Health-care programs, which already had to absorb millions in cuts earlier this year, are also being cut in the FY13 budget. Medicaid providers and Bayou Health plans face a 3.7 percent rate cut and other reductions, totaling $186 million. Local behavioral health services will also be cut, and programs that provide home-care services for people with disabilities will stop accepting new patients—even though there is already a long waiting list. Finally, state funding for LSU hospitals will be reduced again, meaning more closed clinics, fewer patient beds, and more staff layoffs.
The tax breaks were approved even though Louisiana’s constitution prohibits revenue bills being considered in even-numbered years. That’s because a loophole in state law allows for rebates to be adopted in non-tax years.
This FY13 budget will inflict long-term damage on K-12 public schools, threatening Louisiana’s ability to create a world-class education system to ensure a better future with high-paying jobs for the next generation.
The primary source of funding for school districts, the Minimum Foundation Program (MFP), will get about $70 million less than it needs to maintain current services, when the rising cost of things like employee retirement and gas prices are taken into account.
This marks the fourth year that school funding will remain at a standstill, putting pressure on local school districts to come up with more money on their own. Per-pupil spending has been frozen at $3,855 since 2008, as policymakers have refused to fund the 2.75 percent “growth factor” in the funding formula. That amounts to a $442 reduction for each student (see figure) after factoring in inflation. Poorer school districts and those with large numbers of at-risk and special education students have been hit particularly hard.
To cope, school leaders are dipping into their reserves and delaying or canceling building projects. Many are laying off teachers and staff, cutting bus routes, reducing academic programs, and consolidating or closing schools. Children going back to school this August can expect larger class sizes, fewer field trips, outdated textbooks, reduced tutoring and fewer after-school programs.
Meanwhile, millions of dollars have been redirected to for-profit charter schools, virtual schools, private schools and colleges and universities.
The school voucher bill that Gov. Jindal signed into law this spring promises even more uncertainty for public school students, parents, teachers and school administrators. The modest voucher program that began in New Orleans in 2008 will be expanded statewide, with nearly 7,450 students—mostly in urban areas—expected to attend private and parochial schools at taxpayer expense, with little accountability for how well the kids are learning.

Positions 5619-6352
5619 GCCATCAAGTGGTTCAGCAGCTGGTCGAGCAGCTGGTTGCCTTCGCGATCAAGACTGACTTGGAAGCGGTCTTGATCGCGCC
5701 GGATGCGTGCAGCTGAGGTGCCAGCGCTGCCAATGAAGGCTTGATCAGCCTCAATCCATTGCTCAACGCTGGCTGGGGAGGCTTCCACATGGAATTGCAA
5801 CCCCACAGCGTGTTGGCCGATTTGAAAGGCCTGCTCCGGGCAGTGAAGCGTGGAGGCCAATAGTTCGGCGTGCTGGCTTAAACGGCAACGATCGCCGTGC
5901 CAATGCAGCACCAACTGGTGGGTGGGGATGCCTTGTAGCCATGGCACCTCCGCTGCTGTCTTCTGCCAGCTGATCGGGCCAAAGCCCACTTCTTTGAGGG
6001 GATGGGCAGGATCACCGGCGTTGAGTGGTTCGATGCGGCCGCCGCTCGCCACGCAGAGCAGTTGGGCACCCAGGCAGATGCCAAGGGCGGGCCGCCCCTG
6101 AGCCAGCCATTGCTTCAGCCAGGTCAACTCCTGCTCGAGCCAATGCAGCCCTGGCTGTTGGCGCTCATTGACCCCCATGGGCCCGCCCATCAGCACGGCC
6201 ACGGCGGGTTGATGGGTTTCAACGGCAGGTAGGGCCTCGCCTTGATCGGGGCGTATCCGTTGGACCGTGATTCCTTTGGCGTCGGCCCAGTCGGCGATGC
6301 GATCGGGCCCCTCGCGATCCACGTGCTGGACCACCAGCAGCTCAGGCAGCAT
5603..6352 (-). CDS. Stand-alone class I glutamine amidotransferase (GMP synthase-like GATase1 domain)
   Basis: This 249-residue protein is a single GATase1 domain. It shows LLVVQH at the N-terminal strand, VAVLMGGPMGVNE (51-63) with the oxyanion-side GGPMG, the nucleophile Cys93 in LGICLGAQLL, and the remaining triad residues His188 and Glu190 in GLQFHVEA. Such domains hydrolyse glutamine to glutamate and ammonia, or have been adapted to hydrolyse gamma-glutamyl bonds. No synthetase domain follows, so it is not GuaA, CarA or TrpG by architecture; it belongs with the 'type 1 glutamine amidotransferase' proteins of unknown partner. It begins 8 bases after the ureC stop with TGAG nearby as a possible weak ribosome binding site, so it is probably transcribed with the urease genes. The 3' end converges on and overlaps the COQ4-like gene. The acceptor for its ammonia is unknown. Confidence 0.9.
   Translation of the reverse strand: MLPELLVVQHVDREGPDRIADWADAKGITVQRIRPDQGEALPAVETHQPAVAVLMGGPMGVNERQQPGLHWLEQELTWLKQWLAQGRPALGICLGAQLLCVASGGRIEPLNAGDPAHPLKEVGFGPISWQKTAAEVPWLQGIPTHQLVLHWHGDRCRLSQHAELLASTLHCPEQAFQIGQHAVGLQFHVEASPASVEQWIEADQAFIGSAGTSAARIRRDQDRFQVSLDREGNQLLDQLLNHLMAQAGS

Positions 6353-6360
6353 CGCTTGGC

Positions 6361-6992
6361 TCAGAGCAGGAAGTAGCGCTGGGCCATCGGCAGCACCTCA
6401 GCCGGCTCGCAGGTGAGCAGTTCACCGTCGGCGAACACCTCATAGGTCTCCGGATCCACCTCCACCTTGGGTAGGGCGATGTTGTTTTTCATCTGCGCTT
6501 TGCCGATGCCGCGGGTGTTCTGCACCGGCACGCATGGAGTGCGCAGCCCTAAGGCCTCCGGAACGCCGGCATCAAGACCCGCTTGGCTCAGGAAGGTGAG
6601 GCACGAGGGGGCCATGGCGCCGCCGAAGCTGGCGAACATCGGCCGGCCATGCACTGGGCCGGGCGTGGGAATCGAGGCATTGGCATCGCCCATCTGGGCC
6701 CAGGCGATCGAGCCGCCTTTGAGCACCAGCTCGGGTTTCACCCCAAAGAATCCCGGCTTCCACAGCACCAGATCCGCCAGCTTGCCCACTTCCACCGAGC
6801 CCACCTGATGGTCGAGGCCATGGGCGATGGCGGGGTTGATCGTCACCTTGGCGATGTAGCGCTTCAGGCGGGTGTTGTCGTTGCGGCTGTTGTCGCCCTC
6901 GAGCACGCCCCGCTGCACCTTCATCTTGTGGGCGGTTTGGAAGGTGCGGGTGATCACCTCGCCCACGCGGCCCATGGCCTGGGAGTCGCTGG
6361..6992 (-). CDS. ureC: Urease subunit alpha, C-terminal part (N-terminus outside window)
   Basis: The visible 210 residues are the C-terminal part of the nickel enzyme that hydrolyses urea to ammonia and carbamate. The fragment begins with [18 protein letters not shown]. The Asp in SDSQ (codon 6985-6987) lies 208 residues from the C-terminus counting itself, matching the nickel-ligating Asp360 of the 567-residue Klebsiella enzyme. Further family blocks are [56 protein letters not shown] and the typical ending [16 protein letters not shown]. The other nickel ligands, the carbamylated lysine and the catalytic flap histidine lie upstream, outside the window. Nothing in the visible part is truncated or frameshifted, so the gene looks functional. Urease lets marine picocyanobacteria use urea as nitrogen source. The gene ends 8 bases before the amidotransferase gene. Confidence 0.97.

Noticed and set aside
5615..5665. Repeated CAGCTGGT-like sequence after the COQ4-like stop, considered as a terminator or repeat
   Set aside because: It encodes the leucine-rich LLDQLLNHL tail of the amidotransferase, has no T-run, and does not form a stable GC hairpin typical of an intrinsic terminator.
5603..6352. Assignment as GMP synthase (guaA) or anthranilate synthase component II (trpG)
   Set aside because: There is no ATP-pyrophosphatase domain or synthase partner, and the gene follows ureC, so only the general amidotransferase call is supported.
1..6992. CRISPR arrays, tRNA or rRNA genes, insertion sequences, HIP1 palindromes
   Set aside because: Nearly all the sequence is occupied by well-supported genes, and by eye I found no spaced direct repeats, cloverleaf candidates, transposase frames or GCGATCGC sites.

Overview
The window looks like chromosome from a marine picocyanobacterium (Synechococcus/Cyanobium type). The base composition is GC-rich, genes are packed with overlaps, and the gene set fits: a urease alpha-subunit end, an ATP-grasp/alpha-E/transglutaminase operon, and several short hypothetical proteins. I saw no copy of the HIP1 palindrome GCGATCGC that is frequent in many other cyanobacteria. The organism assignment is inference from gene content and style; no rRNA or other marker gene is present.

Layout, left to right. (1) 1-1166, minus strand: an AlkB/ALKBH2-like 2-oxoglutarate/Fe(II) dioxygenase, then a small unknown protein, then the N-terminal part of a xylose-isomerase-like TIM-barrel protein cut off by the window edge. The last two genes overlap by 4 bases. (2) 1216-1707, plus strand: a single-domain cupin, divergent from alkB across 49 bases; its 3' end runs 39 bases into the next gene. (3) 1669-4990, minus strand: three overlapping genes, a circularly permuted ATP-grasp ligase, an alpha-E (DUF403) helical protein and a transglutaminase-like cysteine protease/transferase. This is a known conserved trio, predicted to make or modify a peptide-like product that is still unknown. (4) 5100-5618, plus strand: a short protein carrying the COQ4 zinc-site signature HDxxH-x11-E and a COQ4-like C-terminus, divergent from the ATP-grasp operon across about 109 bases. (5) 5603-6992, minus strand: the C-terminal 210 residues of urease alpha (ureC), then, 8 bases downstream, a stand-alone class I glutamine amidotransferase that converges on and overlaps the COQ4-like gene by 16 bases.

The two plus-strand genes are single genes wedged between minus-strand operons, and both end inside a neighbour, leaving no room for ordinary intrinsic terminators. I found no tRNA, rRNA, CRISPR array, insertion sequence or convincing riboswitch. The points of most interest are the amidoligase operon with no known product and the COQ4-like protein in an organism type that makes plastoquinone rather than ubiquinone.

The way that legislators plan to pay for the vouchers—by including the money as part of Louisiana’s financing formula for public schools—could force new costs and mandates on local school districts and will result in an expensive legal battle. The state Constitution is clear that the MFP formula is designated for “public” education and that the money should go to local districts. Adding the voucher program into the MFP will blur the clear line between taxpayer funding of public and private schools. It will also strip the Legislature of its power and discretion to control the cost and scope of the experiment by turning it into a new entitlement.
Another troubling sign is the potential for abuse due to insufficient accountability and oversight. A series of news reports have raised important questions about the ability of some voucher schools to handle an influx of new students. One example is the New Living Word Academy in Ruston, which plans to more than triple its enrollment by accepting 315 voucher students despite having insufficient classroom space or teachers. The school, which delivers much of its instruction through religious-themed DVDs, would raise tuition close to the maximum allowed under the law to receive about $2.7 million in taxpayer dollars.
State support for higher education and health care has been reduced over and over, for four straight years, as revenues continuously fall short of what the state needs to invest in a prosperous future. It is clear that years of cuts to critical services have not been the answer to Louisiana’s fiscal troubles. Fortunately, there is bipartisan agreement that the state needs to look at the revenue side of the ledger by taking a hard look at the hundreds of exemptions, credits and other loopholes that riddle its tax code. This would be a good start toward taking a balanced approach to the state’s fiscal woes, one that includes revenues instead of relying solely on cuts that will cripple our ability to create jobs and build a strong economy.
(Written by Tim Mathis of the Louisiana Budget Project)